As I imagined the seats slapping back to rest, the discarded plastic glasses being brushed along the aisles and the last heels clip-clopping from the arena into the Manchester night, the electricity of Josh Warrington’s performance still charging the air, there was time to recognise a first flush of empathy for his vanquished foe, Carl Frampton.
Frampton has been a fantastic fighter and though he may yet accomplish further before retiring, the weight of the ‘has been’ in this sentence is a burden he has been stubbornly resistant to but can no longer contest. In Yorkshireman Warrington, Frampton was forced to face the ripeness of his career by a fighter of unrelenting intensity and aggression. As had been the suspicion of the small band of Warrington believers, he represented the worst type of opponent for Frampton at this stage of his career.
Whatever the headlines of today and tomorrow, it was a performance of great skill and tactical acumen by Warrington, not just the fervour and volume that caught the eye; though all were key ingredients to the ‘pudding of proof’ he provided.
In victory, Warrington defended the IBF Featherweight title and confirmed his status as a major British attraction. Lucrative opportunities are now revealed, reward for the courage in chasing Frampton and the manner of his performance against him. He would’ve been forgiven for taking a softer opponent following the Selby triumph after all.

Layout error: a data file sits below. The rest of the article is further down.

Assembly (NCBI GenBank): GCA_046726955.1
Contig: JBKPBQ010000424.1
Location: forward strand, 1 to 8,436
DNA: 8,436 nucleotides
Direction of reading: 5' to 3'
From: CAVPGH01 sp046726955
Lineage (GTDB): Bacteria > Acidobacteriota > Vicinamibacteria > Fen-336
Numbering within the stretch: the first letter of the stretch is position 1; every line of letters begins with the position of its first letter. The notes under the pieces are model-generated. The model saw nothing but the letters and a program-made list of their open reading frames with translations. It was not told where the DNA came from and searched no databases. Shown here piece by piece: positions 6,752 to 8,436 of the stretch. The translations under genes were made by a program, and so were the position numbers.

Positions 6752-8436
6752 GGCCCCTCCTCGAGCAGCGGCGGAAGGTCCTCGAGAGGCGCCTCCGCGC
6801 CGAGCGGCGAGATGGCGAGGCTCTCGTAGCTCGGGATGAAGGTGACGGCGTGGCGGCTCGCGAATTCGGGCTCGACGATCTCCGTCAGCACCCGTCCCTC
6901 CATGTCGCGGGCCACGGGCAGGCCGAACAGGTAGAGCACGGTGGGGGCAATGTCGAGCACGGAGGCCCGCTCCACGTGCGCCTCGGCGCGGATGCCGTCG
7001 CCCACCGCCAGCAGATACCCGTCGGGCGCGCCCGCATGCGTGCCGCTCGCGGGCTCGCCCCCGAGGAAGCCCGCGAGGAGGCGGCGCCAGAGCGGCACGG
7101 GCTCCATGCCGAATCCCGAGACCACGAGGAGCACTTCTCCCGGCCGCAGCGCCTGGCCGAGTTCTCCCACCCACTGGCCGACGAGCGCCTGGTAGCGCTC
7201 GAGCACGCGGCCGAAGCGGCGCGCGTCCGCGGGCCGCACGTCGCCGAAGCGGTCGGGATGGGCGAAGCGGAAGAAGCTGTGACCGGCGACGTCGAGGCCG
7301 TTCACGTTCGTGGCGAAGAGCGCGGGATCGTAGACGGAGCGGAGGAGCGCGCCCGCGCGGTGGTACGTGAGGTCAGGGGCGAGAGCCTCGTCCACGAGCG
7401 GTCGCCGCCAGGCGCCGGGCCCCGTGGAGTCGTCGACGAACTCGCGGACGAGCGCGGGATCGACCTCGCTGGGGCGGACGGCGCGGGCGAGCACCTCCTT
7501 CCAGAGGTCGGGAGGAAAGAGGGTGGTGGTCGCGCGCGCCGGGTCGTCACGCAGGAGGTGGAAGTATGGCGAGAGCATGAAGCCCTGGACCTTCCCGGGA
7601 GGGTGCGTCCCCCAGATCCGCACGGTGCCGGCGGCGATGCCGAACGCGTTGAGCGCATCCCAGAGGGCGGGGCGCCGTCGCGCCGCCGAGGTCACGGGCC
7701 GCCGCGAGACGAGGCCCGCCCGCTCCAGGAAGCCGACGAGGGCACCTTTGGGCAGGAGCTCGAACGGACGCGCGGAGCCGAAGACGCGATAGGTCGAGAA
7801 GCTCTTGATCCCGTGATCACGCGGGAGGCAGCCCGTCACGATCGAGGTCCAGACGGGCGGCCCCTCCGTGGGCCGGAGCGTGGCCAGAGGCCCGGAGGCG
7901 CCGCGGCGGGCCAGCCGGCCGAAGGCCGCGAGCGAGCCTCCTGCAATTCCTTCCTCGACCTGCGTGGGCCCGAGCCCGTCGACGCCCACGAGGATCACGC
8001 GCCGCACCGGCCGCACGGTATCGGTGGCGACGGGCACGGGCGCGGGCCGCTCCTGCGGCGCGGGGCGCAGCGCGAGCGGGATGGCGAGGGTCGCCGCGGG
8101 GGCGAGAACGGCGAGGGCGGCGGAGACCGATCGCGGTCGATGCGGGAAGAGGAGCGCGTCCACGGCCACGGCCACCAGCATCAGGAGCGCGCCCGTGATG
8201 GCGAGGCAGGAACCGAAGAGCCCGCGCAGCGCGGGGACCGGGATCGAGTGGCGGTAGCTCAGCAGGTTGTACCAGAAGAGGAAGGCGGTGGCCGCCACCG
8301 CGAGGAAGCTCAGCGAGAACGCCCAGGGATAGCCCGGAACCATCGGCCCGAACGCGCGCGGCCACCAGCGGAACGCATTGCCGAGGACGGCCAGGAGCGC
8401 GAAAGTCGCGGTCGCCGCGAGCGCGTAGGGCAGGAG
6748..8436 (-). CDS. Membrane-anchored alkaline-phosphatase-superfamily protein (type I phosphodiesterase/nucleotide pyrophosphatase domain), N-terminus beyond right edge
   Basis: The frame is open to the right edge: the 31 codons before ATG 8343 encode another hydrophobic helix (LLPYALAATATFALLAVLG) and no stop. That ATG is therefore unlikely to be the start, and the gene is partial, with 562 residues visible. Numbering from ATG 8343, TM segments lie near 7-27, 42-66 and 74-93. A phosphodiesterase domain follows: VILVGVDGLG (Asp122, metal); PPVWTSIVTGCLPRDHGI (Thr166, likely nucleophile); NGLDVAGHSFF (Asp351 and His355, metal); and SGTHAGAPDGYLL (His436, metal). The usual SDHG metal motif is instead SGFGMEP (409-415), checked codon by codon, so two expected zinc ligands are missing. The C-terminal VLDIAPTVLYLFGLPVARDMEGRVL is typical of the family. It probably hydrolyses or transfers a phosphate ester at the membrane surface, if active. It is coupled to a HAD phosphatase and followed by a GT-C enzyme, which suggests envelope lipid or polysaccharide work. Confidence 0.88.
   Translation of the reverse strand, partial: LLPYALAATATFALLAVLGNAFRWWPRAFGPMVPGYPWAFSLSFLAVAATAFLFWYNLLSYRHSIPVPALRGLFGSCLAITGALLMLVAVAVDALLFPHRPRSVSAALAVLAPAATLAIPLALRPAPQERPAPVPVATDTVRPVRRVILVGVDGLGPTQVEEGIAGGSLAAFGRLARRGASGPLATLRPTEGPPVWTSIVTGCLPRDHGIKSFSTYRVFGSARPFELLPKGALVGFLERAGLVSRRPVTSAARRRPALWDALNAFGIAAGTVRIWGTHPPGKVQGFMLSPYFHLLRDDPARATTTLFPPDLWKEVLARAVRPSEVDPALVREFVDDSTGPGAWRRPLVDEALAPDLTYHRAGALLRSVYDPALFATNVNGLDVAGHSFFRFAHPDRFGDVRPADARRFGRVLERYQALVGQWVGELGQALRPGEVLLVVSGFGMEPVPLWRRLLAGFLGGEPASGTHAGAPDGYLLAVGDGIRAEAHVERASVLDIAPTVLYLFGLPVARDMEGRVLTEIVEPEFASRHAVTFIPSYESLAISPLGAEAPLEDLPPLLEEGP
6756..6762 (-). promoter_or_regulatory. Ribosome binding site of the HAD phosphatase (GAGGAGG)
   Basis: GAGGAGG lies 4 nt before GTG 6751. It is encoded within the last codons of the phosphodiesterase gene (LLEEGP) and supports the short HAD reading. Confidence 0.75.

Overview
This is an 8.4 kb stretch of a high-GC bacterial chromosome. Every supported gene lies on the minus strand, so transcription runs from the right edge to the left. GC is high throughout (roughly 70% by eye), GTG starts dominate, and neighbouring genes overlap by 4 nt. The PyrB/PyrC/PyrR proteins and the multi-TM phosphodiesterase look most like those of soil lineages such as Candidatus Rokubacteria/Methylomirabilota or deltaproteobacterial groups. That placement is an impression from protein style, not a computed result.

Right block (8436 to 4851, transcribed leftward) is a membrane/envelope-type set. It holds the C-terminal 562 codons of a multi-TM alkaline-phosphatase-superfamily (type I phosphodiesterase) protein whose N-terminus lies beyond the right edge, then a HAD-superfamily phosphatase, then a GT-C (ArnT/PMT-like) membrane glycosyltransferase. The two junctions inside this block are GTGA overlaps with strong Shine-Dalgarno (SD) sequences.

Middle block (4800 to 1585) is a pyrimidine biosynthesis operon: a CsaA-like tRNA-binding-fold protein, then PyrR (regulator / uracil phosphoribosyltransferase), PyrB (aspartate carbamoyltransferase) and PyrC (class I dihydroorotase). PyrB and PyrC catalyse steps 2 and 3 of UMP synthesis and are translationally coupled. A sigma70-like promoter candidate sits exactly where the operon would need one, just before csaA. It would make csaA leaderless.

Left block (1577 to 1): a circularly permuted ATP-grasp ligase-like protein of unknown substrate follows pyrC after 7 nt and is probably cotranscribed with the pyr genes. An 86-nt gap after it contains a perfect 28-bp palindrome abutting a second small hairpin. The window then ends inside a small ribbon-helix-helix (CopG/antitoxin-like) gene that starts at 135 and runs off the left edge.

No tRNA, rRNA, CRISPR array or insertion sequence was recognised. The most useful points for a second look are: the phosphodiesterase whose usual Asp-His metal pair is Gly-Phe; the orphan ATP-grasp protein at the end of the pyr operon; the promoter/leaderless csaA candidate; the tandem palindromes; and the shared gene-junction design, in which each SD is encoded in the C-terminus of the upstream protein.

Frampton meanwhile, who turns 32 in eight weeks, is forced to search within himself to establish whether he has the appetite or need to rebuild his career once again. The much desired rubber-match with Leo Santa Cruz, with whom he shared two fights in 2016 and 2017, looks a much tougher sell from his current position and, despite defeat, he is unlikely to accept diminished financial returns for the investment of his time and health.
Both will presumably take a break from competition and training, it was a bruising encounter in which hundreds of blows were landed. More than once, Frampton looked close to touching down but dug deep to prevail, for all the ebbing prime his determination and pride remained in tact.
There was a sense from the moment the bout was mooted that Frampton, for all his public respect, didn’t consider Warrington an elite opponent. Whether this impacted his preparation and focus is an unknown and only Frampton can ever truly know. Last night’s performance will ensure no opponent will ever view Warrington as anything other than the world class fighter he must now be considered.
His movement, combinations, hand speed, judgement of distance and timing have all been under-estimated and he will prove more than competitive with whomever Frank Warren can lure to these shores in 2019.
And he is a fun watch too.